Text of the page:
One year ago, Pam Shriver came to Washington to play in her first professional tennis tournament. Her coach, Don Candy, drove her from home in Lutherville, Md. Pam, at age 15, was too young to have a driver's license. She was delighted to qualify for the main draw and win one round.
This week she returns to the same tournament-formerly sponsored by Virginia Slims, now the $125,000 Avon Championships of Washington-as one of eight seeded players. She's an international celebrity since becoming the youngest finalist in the history of the U.S. Open Championships last September.
That is a measure of how far Shriver-still an amateur until she finishes her combined junior and senior years at Baltimore's McDonogh School in June-has come in 12 months. And it is a reflection of a revolution taking place in women's tennis.
Youngers are maturing so rapidly that Wimbledon champion Martina Navratilova feels on the older side of a generation gap at 22. The sunshine girls of the early '70s-U.S. Open champ Crhis Evert, 24, and Yvonne Goolagong, 27-seem like middle-aged matrons.
Meanwhile, the over-30 regulars, such as Billie Jean King, Virginia Wade, Rosemary Casals, Betty Stove and Francoise Durr, feel absolutely ancient, like living relics, pioneers from the days of tennis' Civil War.
Evert, Goolagong, Wade, King, Kerry Reid and several other familiar names decided to bypass Washington this year. They will be missed.But "the kids," as they call the ascending generation, should provide a good show.
Shriver joins Tracy Austin, the California prodigy who turned 16 this month and is making her debut here. They are the youngest and most accomplished of 10 teen-agers in the 32-woman field for the tournament that begins Monday at 10 a.m. Play continues through next Sunday at George Washington University's Smith Center.
Austin is seeded No. 2, behind Navratilova, the winner here in 1975-77-78.
Austin plays her first match Wednesday evening against Californian Barbara Hallquist, 21. Navratilova's first-round opponent Tuesday night is Lea Antonoplis, 19, the junior Wimbledon champion of 1977.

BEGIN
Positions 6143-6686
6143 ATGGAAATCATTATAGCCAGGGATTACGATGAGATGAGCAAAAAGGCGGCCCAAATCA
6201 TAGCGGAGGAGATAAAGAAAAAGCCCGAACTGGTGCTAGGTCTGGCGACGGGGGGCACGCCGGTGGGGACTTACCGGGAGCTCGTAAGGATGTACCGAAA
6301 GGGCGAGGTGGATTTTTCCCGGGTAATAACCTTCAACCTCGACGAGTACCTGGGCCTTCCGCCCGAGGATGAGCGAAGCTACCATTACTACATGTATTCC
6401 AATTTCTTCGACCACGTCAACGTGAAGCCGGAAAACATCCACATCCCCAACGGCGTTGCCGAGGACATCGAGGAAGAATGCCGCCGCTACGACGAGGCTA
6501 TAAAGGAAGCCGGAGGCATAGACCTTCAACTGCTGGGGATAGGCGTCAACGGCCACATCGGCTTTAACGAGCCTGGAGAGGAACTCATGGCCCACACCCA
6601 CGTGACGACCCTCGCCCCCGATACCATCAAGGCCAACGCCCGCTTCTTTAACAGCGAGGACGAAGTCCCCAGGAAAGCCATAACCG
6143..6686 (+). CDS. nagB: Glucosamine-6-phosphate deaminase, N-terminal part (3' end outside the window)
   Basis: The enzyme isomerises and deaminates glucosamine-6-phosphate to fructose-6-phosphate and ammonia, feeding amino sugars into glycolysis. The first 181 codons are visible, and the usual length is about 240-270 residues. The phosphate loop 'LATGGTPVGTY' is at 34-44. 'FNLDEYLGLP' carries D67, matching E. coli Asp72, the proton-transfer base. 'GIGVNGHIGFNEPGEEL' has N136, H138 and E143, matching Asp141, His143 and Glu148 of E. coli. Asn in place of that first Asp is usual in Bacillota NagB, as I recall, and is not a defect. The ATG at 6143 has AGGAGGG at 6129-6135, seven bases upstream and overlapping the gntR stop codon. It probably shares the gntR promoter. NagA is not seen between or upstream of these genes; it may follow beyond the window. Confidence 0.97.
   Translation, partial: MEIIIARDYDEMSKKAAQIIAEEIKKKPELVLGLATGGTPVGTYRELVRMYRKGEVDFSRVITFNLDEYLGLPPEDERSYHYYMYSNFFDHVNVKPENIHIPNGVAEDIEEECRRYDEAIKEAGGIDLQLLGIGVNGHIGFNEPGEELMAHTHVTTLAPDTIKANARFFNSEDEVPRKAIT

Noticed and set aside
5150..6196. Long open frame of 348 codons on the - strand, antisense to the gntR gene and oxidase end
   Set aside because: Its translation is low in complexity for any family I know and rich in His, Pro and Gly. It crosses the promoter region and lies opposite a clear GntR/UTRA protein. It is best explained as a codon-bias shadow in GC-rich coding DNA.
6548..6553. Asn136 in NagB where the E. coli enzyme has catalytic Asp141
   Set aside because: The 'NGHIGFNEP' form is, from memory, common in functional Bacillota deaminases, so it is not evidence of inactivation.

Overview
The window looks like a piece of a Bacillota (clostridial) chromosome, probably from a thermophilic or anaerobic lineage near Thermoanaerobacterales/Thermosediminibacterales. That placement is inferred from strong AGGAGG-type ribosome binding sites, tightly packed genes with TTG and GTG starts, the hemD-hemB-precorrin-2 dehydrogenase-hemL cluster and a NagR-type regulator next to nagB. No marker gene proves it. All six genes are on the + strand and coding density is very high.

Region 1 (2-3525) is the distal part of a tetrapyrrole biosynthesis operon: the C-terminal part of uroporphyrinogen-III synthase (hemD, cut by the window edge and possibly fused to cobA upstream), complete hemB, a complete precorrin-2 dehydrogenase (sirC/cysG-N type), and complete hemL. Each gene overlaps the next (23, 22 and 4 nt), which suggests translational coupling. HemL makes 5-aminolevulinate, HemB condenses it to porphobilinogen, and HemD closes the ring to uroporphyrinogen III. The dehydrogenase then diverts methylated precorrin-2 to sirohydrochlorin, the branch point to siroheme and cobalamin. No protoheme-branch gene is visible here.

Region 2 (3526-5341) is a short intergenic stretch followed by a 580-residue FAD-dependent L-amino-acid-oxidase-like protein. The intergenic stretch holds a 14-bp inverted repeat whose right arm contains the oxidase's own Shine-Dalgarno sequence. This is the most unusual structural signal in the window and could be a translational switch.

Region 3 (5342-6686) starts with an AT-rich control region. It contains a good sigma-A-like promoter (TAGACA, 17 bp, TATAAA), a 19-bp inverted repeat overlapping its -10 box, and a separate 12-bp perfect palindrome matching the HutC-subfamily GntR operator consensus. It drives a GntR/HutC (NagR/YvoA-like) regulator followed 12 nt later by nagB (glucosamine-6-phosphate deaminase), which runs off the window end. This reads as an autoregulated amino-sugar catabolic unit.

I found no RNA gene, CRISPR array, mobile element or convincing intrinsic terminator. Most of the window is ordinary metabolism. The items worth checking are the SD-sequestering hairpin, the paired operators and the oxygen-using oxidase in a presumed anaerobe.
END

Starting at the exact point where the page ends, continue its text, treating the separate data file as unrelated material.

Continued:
Shriver is the No. 7 seed, behind Stove, Australian Dianne Fromholtz, Casals, and Romanian Virginia Ruzici, who beat Shriver in the second round last year.
There are several other talented teens who bear watching, most notably Anne Smith, 19, a wonderfully athletic, aggressive player from Dallas; Hana Strachanova, 18, of Czechoslovakia; Peanut Louie, 18, of San Francisco, and Caroline Stoll, 18, of Morristown, N.J., who has patterned her exaggerated top-spin strokes after Bjorn Borg.
Perhaps the best first-round match will be Tuesday at 5 p.m., when Smith plays Stove, 33, the Wimbledon runner-up of 1977. Following that match, Shriver faces a stern opening test against Durr, 36, the colorful Frenchwoman with the pitty-pat serve, bizarre strokes and opportunistic tactical mind.
Entries were accepted according to the computer rankings of the U.S. Tennis Association. Four of the top 10, nine of the top 20, 15 of the 30 entered Washington. Interestingly, 20 of the 30 players accepted directly into the draw are 23 years old or younger.
That seems appropriate since Washington is the first stop on the 11-tournament, $1.9 million Avon Championship Tennis series. It culminates in a $275,000 playoff at New York's Madison Square Garden in March. Avon has taken over sponsorship of the major Women's winter tour after three years of sponsoring the "Futures" satellite circuit, developing and proving grounds for young talent.
Shriver, who has yet to beat Austin in junior tournaments, will get her 10th chance in Friday's quarterfinals if form holds true to the seedings.
Shriver has not played competitively since the Wightman Cup matches against Great Britain in London in October, however, concentrating instead on algebra and the like.
Austin; who turned pro Oct. 19 and has won more than $30,000 in prize money, has combined travel and tournaments with her 10th grade classes at Rolling Hills (Calif.) High School. She is a straight A student.
She beat Stove in the final of her of first tournament as a pro, at Stuttgart, West Germany, then whipped Navratilova for the $20,000 first prize in an eight-woman tournament in Japan last month.
Shriver beat Navratilova, No: 1 in the computer rankings, in the semifinals of the U.S. Open when she should have been back in Baltimore for the opening week of school.
No wonder Navratilova feels aged at 22.